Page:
With the new EU Medical Device Regulations coming into force, medical device manufacturers are finding themselves needing additional hands to keep on top of the changes. With an estimated talent gap of 12% for regulatory affairs professionals this isn’t always plain sailing…
Why is recruiting (and keeping!) regulatory affairs talent tricky?
The market for RA talent right now is very candidate driven. Demand has spiked and supply can’t keep pace, so the price in the market has gone up. More and more professionals are having their heads turned by higher basic salaries, lucrative contracting roles and fixed-term contracts over permanent ones.
In a period where having regulatory affairs specialists is crucial, companies can’t afford to lose their talent to competitors.
Manufacturers need to think outside the box to retain and attract candidates so that they can deal with the increased workload brought in because of the MDR.
If you’re interested in finding out more about medical device regulation in the UK, download our UK Medical Device Regulation Report 2019 here.
How can companies attract candidates and retain their existing talent?
Companies who are willing to pay high salaries during these periods are likely to attract talent. They do, however, need to be careful. Organisations need to be competitive but remain realistic – this is a boom period that will normalize post-2020. Whilst an ‘at any cost’ approach may work for some, many are tapping into mechanisms outside of the basic salary to secure the people they need.
Similarly, whilst upping their salary might help to stop your current regulatory affairs team from being tempted to move to an organisation offering a higher salary, there are other factors that have just as much of an impact that will cost less!
Brand and reputation
A strong, well-marketed brand is always a pull for talent. People are drawn to working for popular companies with a great reputation and an innovative product portfolio. They are also more likely to stay put at a company with a great brand rather than risking moving to somewhere with a lesser reputation. Never is this more important than when competition for talent is at its highest.
Breadth of exposure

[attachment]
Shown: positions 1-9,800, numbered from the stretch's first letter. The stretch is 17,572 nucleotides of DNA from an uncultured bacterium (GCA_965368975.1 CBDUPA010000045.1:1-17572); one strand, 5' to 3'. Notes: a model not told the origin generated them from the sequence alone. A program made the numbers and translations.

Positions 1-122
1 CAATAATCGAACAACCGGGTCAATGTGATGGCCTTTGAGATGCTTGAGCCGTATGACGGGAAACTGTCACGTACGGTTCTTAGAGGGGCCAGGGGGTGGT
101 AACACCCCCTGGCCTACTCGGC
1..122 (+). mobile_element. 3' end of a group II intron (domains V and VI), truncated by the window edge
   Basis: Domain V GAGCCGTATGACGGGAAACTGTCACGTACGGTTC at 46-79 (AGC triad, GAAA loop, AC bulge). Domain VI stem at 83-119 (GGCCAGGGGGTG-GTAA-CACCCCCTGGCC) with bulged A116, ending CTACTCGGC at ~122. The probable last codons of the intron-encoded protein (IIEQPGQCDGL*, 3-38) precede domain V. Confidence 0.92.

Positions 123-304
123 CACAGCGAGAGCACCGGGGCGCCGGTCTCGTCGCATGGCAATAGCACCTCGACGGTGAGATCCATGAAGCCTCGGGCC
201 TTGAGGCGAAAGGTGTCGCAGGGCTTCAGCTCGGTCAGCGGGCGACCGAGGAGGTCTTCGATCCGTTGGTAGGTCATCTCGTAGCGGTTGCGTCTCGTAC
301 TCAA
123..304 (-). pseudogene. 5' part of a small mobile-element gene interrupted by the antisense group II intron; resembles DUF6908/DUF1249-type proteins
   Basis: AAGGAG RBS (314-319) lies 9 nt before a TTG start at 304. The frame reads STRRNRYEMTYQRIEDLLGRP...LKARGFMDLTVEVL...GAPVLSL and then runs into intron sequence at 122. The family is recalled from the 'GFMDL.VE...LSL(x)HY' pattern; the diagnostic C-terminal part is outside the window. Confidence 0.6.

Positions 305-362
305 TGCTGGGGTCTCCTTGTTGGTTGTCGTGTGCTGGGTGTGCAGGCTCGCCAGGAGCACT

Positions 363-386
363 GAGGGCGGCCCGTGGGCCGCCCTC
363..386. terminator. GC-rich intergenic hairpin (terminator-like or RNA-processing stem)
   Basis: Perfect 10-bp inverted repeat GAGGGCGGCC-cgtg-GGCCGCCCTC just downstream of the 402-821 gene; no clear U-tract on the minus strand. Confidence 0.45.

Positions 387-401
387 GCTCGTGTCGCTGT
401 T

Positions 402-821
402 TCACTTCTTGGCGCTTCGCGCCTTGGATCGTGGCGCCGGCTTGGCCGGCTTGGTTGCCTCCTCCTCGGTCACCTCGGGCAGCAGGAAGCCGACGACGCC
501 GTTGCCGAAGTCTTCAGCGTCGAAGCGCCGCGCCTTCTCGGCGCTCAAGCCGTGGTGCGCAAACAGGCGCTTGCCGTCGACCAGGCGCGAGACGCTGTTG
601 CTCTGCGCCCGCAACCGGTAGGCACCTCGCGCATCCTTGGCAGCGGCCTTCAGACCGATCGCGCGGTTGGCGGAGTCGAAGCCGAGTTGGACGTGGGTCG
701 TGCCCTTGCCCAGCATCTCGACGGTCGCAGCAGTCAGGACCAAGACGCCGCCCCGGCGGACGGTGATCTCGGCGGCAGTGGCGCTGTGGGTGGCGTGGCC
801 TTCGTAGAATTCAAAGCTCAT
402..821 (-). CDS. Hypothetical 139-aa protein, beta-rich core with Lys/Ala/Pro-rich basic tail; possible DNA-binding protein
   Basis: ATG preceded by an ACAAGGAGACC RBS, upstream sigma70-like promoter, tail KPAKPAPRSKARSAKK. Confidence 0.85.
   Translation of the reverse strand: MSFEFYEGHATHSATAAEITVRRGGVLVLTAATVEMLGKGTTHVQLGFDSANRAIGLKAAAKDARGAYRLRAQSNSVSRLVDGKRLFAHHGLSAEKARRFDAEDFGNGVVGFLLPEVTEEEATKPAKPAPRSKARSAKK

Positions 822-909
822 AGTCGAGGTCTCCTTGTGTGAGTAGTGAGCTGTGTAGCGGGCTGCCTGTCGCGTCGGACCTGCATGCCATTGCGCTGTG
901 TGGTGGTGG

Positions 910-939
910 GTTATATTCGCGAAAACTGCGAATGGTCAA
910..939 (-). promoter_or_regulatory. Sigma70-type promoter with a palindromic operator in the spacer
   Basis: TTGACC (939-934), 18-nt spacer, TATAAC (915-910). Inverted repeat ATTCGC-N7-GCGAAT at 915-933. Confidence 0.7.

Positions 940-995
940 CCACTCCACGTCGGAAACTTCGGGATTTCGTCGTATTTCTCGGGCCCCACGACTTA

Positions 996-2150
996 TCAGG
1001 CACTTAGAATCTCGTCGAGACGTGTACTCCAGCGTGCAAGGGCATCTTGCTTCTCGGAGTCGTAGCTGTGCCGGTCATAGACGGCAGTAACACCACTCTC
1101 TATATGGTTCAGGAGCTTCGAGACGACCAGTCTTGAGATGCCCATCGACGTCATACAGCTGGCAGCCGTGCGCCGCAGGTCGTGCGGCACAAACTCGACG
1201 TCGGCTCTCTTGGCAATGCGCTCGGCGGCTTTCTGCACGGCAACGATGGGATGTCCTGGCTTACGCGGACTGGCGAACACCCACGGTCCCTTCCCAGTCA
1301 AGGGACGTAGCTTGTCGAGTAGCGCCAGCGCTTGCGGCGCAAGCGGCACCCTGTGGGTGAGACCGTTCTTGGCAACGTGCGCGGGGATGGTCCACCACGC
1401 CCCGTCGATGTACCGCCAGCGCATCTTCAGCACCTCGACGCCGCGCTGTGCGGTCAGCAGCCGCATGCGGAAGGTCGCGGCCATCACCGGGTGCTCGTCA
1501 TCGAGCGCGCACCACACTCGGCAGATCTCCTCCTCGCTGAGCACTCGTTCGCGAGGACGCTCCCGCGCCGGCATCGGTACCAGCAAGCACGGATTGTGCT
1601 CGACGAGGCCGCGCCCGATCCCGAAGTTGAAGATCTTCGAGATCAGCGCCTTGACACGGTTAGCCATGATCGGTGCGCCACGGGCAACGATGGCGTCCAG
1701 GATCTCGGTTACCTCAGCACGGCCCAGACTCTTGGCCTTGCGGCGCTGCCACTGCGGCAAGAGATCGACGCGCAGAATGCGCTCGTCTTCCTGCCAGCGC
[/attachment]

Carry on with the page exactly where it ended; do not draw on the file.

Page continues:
Another way to attract top talent is to give them a large breadth of exposure to different products, and therefore different aspects of the regulations. Many companies are offering a ‘rotation’ through the company and its products, providing an opportunity for professional development and making an attractive proposition.
This is also a great way to retain your existing talent. If your current regulatory affairs specialists have each been focused on one area of the business, now is the perfect time to broaden their remit to other areas. By offering them wider scope in their role this may tempt them away from looking elsewhere to get that broader experience.
Product portfolio technicality
The technicality of a product portfolio is important to regulatory affairs professionals, particularly in times of high demand. If the product portfolio is made up of mainly consumables, the regulatory process is straightforward in comparison to capital equipment. Once approved, often nothing changes if there are no changes to the product itself.
With capital or electro-mechanical equipment (like surgical robots) regulation is more of an ongoing process due to product evolution. Regulatory professionals often prefer this avenue as there are always new attachments that need updated submissions.
Not only is a more technical product portfolio more exciting, but it’s also a way to gain a wider variety of skills which is great for professional development and future employability.
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